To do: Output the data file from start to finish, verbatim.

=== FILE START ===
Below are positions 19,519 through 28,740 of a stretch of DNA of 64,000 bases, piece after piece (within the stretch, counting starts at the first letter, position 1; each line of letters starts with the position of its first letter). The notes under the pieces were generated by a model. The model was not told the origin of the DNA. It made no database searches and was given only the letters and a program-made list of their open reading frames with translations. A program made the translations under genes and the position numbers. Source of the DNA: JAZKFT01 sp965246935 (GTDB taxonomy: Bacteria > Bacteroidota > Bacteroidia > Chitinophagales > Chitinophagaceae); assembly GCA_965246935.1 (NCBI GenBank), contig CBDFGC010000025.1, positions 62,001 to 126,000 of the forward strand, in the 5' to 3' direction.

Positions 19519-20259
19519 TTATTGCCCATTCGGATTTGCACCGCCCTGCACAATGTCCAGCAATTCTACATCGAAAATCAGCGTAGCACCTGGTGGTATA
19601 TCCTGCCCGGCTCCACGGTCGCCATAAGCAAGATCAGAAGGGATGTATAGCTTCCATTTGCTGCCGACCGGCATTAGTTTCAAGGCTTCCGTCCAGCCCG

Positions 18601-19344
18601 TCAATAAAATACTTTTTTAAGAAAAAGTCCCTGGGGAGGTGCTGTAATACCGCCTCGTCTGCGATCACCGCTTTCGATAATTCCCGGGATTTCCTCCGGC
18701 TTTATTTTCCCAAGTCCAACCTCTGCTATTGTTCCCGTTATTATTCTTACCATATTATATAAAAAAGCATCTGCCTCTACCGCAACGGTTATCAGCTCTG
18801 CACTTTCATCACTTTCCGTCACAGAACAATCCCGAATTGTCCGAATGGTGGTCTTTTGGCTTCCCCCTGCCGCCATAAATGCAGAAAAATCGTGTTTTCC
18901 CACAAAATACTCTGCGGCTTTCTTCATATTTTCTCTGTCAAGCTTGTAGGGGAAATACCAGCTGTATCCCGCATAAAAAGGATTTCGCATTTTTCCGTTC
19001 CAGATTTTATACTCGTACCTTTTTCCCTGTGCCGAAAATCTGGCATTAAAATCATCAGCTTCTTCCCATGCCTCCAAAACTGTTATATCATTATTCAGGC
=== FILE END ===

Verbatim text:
Below are positions 19,519 through 28,740 of a stretch of DNA of 64,000 bases, piece after piece (within the stretch, counting starts at the first letter, position 1; each line of letters starts with the position of its first letter). The notes under the pieces were generated by a model. The model was not told the origin of the DNA. It made no database searches and was given only the letters and a program-made list of their open reading frames with translations. A program made the translations under genes and the position numbers. Source of the DNA: JAZKFT01 sp965246935 (GTDB taxonomy: Bacteria > Bacteroidota > Bacteroidia > Chitinophagales > Chitinophagaceae); assembly GCA_965246935.1 (NCBI GenBank), contig CBDFGC010000025.1, positions 62,001 to 126,000 of the forward strand, in the 5' to 3' direction.

Positions 19519-20259
19519 TTATTGCCCATTCGGATTTGCACCGCCCTGCACAATGTCCAGCAATTCTACATCGAAAATCAGCGTAGCACCTGGTGGTATA
19601 TCCTGCCCGGCTCCACGGTCGCCATAAGCAAGATCAGAAGGGATGTATAGCTTCCATTTGCTGCCGACCGGCATTAGTTTCAAGGCTTCCGTCCAGCCCG

Positions 18601-19344
18601 TCAATAAAATACTTTTTTAAGAAAAAGTCCCTGGGGAGGTGCTGTAATACCGCCTCGTCTGCGATCACCGCTTTCGATAATTCCCGGGATTTCCTCCGGC
18701 TTTATTTTCCCAAGTCCAACCTCTGCTATTGTTCCCGTTATTATTCTTACCATATTATATAAAAAAGCATCTGCCTCTACCGCAACGGTTATCAGCTCTG
18801 CACTTTCATCACTTTCCGTCACAGAACAATCCCGAATTGTCCGAATGGTGGTCTTTTGGCTTCCCCCTGCCGCCATAAATGCAGAAAAATCGTGTTTTCC
18901 CACAAAATACTCTGCGGCTTTCTTCATATTTTCTCTGTCAAGCTTGTAGGGGAAATACCAGCTGTATCCCGCATAAAAAGGATTTCGCATTTTTCCGTTC
19001 CAGATTTTATACTCGTACCTTTTTCCCTGTGCCGAAAATCTGGCATTAAAATCATCAGCTTCTTCCCATGCCTCCAAAACTGTTATATCATTATTCAGGC